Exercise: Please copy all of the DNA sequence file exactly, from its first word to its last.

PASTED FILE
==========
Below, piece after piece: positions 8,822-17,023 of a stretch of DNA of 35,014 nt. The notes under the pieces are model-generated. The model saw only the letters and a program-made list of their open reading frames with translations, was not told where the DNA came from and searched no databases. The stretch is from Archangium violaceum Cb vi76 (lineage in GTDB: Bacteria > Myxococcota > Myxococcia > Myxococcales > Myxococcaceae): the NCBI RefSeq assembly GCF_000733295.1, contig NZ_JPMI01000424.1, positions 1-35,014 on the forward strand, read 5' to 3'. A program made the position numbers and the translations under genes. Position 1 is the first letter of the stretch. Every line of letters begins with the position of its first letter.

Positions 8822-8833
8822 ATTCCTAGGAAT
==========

Below, piece after piece: positions 8,822-17,023 of a stretch of DNA of 35,014 nt. The notes under the pieces are model-generated. The model saw only the letters and a program-made list of their open reading frames with translations, was not told where the DNA came from and searched no databases. The stretch is from Archangium violaceum Cb vi76 (lineage in GTDB: Bacteria > Myxococcota > Myxococcia > Myxococcales > Myxococcaceae): the NCBI RefSeq assembly GCF_000733295.1, contig NZ_JPMI01000424.1, positions 1-35,014 on the forward strand, read 5' to 3'. A program made the position numbers and the translations under genes. Position 1 is the first letter of the stretch. Every line of letters begins with the position of its first letter.

Positions 8822-8833
8822 ATTCCTAGGAAT